And just so the Pentagon can keep tabs on what you write on your computer, the U.S. National Security Agency(NSA) helped to install a secret program in Microsoft software that, without user knowledge, can read your private jottings and E-mails, according to a 1999 French Defense Ministry report, Blum said. This brought no objections from Microsoft's biggest client: the Pentagon.

The CIA's policy of "extraordinary rendition," first authorized by President Clinton, enables the American Master Race to fly anywhere in the world and arrest any person with no court order and remove the individual to another country for imprisonment, interrogation, torture, and/or summary execution. Right now, the Italian government would like to lay its hands on a score of CIA agents for a kidnapping that mocked its sovereignty. Maybe Italy is also a "failed state"? Some say the spaghetti lacks zest.

That other nationalities are mere ants in America's superior microscopic world view was was the implicit message of the Army's "School of the Americas"(SOA). According to a New York Times editorial, the Pentagon recommended to Latin army officers "interrogation techniques like torture, execution, blackmail and arresting the relatives of those being questioned."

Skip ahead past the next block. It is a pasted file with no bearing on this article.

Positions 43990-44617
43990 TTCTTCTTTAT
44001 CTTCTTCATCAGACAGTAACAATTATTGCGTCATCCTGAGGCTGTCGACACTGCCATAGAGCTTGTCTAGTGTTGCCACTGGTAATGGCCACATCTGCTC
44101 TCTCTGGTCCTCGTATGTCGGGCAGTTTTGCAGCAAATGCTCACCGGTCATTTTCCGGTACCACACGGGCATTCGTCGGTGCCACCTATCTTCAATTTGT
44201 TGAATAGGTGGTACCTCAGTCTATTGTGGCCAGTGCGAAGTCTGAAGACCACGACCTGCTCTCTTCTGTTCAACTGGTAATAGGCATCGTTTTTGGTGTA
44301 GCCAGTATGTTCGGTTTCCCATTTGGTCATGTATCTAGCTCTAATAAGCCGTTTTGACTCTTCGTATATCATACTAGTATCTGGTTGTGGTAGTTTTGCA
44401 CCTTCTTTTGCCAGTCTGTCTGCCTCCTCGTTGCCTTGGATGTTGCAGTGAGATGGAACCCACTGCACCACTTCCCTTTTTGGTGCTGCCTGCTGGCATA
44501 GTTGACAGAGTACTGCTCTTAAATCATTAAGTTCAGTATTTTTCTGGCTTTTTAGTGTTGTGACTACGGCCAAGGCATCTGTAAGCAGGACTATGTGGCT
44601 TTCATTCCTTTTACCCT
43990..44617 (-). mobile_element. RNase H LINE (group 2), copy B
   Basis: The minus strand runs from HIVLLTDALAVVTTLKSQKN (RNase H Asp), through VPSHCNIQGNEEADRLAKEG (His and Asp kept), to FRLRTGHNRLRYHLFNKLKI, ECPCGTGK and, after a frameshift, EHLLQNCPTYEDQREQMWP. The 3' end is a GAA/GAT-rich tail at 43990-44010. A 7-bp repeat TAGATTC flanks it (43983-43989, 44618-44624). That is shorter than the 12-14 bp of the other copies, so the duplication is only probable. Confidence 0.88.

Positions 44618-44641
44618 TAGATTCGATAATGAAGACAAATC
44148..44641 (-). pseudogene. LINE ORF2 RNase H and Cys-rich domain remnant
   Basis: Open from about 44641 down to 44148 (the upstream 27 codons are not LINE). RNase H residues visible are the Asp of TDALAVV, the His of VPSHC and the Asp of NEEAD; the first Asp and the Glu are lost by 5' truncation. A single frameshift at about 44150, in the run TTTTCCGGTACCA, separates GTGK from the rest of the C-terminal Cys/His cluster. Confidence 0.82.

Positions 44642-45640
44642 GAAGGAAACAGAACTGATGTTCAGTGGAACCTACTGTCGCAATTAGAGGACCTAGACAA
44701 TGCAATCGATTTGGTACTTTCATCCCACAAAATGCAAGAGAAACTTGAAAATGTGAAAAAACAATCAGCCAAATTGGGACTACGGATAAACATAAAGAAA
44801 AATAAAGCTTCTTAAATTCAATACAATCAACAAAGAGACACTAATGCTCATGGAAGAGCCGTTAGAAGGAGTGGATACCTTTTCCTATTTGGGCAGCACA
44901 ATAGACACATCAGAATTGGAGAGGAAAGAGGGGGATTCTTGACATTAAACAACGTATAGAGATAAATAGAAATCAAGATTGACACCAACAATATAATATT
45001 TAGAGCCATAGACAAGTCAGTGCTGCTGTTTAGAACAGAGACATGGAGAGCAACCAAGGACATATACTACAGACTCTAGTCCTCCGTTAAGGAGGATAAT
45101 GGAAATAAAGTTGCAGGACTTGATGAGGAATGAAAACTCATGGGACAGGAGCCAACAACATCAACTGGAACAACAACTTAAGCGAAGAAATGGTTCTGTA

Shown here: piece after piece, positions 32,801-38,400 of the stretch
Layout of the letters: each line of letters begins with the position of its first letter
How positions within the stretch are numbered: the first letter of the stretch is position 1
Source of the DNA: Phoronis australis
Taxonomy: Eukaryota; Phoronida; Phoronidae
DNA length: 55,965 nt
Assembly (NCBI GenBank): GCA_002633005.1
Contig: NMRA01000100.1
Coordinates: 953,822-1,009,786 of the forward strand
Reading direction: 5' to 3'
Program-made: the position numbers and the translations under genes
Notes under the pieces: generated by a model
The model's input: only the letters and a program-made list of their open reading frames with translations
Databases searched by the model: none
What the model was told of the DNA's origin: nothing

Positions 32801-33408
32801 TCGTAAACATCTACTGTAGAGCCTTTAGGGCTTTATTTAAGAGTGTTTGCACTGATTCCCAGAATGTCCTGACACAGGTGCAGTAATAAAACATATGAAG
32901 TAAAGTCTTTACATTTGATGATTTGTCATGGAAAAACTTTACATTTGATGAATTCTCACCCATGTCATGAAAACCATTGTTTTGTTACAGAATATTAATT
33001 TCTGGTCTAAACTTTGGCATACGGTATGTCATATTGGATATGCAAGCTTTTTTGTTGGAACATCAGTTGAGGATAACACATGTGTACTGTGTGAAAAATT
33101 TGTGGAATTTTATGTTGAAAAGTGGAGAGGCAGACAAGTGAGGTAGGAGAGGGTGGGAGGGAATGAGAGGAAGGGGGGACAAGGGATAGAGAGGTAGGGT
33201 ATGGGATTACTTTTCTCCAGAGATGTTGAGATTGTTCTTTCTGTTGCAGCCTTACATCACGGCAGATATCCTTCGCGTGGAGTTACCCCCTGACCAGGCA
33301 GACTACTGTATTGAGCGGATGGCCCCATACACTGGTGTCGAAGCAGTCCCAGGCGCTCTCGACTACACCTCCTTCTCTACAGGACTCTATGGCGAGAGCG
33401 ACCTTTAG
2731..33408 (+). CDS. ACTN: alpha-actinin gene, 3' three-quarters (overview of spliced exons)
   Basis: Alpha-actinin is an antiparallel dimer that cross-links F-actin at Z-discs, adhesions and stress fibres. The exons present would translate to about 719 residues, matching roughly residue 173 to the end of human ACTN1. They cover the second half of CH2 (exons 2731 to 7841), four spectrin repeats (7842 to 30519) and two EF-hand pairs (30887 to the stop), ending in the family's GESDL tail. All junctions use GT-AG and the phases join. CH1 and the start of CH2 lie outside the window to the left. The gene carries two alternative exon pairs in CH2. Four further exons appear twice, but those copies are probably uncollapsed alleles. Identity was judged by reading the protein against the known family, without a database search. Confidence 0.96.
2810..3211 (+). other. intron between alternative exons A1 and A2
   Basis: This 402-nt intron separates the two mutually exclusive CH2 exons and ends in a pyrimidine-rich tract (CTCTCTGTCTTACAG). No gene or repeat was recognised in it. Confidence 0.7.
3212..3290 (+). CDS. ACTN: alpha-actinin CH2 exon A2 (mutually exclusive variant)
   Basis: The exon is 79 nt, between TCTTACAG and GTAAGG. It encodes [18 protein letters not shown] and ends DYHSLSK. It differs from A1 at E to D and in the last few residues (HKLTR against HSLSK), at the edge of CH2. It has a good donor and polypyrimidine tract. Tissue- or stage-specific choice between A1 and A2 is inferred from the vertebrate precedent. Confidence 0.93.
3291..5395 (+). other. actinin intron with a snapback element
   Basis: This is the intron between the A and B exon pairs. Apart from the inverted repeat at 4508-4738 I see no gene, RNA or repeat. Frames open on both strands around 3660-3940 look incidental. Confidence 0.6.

"For decades SOA grads have been involved in the chain of command of virtually every major human rights atrocity in Latin America," Blum writes, including a coup attempt in 2002 against Hugo Chavez in Venezuela. This may account for why Chavez told the United Nations Bush was the "devil" --- and got ridiculed by the American media for not being polite to Bush.

U.S. presidents also believe they have a unilateral right to poison inferior peoples with radioactive wastes. Hence, President Bush Sr. could shoot off more than 630,000 pounds of depleted uranium shells during the first Gulf War in Kuwait, Iraq, and Saudi Arabia, according to "Home Front"(Clarity Press) author Rick Anderson. DU shells were also fired in Kosovo and the former Yugoslavia in the '90s and, probably in Afghanistan in 2001 and "extensively" in Iraq in 2003. No matter they littered the landscape with deadly radioactivity. No matter some Iraqi women since give birth to hideously deformed infants.